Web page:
Joachim Quoden talks to ISWA about the Extended Producer Responsibility Alliance (EXPRA), and what being an ISWA Platinum member means for EXPRA’s involvement in the waste management industry.
1. Firstly, tell us a little bit about the Extended Producer Responsibility Alliance (EXPRA). What do you do, and how do you do it?
EXPRA is not only a classical association where we are grouping the interests of our members towards other stakeholders like global, international and European authorities (OECD, UNEP, European Commission, European Parliament etc) and other associations from all stakeholders but also offering a platform and a structure where my currently 27 members from 25 countries from all over the world, all owned by the obliged industry and working on a non-profit basis, can work together, exchange best practices, work on joint projects in working groups, Task Forces and networks. So, somehow a little ISWA concentrated on EPR and packaging waste management.
2. For those who might not know, can you briefly explain EPR?
Extended Producer Responsibility (EPR) is an efficient economic and environmental resource management tool whereby producers take over the responsibility for the end-of-life management of their used products/packaging. This includes the financial and often the operational responsibility for collection, sorting and treating of these products as well as to take the end-of-life treatment into account when designing the product/packaging.
3. What is the role/position of EPR in the broader context of sustainable waste management and the shift to a circular economy?
The role of EPR respective of the Producer Responsibility Organisations (PROs) which are founded by the obliged companies to fulfil the obligations on their behalf is to make products/ packaging circular so that as much material as possible is staying in the economic loop and is not ending up after the first use in the environment, in landfills or in incineration. So, helping industry in designing products/packaging in a way that they can be easily repaired, reused and/or recycled by those putting them on the market is key for a circular economy and of course to ensure the necessary (formerly called waste management) infrastructure to do the end-of-life operations are the key jobs of every EPR system.
4. What do you think is the biggest challenge facing the waste and resource industry today?
To have in all countries all over the world the necessary legal framework so that the necessary infrastructure for keeping all materials in the loop is key for the shift to a circular economy. As soon as we have this legal security and stability, companies can take the necessary steps and investments. We have the necessary know how and the technologies, we “just” have to roll them out everywhere.
5. Where do you see the major market opportunities for the waste and resource industry?
In every country around the world, you can find big opportunities for this sector, in the most developed countries to deliver more finetuned (including digital) solutions for separate collection and sorting, for more and more waste streams, textiles approaching in Europe minimum, increased capacities for recyclates, in other countries to move from single stream collection to separate collection of many streams with the respective investments in new collection and sorting equipment and in the developing world to establish a collection infrastructure for all waste streams, with the integration of the informal sector that did most of the job up to now.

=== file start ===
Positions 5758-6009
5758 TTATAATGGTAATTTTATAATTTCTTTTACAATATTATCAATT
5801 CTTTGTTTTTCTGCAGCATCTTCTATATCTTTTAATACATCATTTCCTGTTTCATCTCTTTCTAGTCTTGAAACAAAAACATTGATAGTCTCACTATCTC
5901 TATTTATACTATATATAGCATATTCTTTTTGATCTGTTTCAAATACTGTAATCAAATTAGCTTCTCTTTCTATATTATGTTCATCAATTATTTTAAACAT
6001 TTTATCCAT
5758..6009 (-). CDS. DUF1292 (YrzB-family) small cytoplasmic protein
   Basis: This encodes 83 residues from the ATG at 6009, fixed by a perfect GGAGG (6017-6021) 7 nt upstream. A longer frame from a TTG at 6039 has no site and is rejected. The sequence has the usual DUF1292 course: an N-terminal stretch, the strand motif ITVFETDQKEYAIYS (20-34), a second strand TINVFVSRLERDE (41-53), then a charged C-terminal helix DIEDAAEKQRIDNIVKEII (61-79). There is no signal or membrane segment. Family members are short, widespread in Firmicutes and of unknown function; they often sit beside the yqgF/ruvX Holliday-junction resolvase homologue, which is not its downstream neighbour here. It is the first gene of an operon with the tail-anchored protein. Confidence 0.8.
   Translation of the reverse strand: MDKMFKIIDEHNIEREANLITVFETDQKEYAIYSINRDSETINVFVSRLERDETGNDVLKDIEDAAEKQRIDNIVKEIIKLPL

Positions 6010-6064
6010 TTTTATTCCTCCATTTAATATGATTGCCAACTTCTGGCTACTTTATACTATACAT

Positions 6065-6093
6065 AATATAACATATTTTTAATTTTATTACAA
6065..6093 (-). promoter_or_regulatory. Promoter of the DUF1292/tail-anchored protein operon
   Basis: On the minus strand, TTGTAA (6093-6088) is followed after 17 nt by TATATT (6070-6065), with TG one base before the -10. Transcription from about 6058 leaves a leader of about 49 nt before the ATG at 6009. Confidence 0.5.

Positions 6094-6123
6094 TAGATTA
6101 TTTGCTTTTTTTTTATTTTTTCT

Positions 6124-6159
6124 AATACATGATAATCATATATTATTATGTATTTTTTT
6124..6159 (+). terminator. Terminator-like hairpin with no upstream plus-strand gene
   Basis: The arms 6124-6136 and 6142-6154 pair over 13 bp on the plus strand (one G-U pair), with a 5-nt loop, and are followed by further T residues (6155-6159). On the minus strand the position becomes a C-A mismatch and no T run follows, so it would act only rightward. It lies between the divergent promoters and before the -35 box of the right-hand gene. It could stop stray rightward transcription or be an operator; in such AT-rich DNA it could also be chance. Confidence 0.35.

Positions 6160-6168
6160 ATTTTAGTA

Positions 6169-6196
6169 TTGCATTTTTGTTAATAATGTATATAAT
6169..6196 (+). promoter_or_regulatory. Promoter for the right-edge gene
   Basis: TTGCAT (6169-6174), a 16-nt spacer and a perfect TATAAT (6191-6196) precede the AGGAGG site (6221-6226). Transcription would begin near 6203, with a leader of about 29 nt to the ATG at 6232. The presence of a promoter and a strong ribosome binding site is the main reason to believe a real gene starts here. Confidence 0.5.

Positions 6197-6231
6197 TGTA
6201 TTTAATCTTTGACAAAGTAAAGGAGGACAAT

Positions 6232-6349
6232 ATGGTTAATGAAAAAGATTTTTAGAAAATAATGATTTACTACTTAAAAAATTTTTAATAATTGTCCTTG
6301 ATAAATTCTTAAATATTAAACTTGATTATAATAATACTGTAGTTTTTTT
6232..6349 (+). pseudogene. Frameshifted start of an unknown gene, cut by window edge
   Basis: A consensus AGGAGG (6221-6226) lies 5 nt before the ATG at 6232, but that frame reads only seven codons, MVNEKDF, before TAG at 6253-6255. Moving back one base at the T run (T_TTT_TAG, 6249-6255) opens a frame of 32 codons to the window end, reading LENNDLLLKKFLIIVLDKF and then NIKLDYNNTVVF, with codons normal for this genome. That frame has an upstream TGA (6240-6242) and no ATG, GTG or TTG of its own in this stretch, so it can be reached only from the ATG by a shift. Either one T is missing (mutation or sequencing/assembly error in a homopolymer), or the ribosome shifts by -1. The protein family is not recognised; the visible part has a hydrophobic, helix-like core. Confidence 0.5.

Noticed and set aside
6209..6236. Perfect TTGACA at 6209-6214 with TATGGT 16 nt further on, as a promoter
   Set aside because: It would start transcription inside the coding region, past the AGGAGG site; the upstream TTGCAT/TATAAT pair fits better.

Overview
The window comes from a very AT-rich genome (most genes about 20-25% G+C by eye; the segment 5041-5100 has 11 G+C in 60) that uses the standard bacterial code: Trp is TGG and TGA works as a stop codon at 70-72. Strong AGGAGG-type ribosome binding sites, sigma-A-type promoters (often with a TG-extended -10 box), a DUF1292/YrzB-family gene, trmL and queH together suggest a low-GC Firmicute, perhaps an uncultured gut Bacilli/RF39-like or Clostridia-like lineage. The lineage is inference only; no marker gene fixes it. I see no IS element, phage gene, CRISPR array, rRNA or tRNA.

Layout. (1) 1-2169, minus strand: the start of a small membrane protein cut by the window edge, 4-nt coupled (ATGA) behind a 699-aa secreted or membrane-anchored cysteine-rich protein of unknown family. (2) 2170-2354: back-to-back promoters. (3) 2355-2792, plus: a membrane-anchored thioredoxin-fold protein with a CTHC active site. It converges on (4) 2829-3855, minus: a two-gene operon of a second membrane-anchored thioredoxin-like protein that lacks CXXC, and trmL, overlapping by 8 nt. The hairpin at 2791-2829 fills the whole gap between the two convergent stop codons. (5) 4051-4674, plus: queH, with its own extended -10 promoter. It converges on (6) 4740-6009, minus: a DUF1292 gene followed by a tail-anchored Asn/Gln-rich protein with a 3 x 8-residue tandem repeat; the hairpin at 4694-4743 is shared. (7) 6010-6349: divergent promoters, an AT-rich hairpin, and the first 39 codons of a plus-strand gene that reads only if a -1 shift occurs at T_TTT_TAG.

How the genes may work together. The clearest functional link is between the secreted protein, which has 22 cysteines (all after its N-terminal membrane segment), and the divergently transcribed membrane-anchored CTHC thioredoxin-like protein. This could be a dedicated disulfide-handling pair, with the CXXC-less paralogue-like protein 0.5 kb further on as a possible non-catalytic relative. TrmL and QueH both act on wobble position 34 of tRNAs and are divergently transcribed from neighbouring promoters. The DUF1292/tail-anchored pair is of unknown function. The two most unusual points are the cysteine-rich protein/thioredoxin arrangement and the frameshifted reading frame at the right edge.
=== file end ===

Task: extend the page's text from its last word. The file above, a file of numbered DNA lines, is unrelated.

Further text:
6. How can ISWA Members get involved in the activities of EXPRA and learn more about packaging waste recovery and recycling systems?
I think that the ISWA Working Group Governance & Legal Issues offers a great platform to learn more about EPR and other related issues as we have many experts especially from PROs in this group.
7. You’re also responsible for an ISWA Working Group: Governance and Legal Issues. What’s the goal/mission of this group and how can people get involved?
This group is about the structure and the organization and financing of a sustainable municipal waste management system. About the necessary legislation from the national to the local level, from understanding the various ways to finance municipal waste management by taxes, fees, PAYT and EPR. So, ISWA members are coming together to report about their experience in these matters, to learn from others and to use this knowledge at home to develop their approaches further.
8. What were your main motivations for joining ISWA as a Platinum Member?
ISWA is the global, overarching platform for municipal waste management so that it was logical for us to join and to participate. It gives us many opportunities to interact with many important stakeholders of each EPR system like municipalities and waste management companies to discuss our challenges and to cooperate on solutions. As a platinum member you have the possibility to work in all working groups and you get the visibility that you are an important part of this relevant association.
For more information, visit https://www.expra.eu/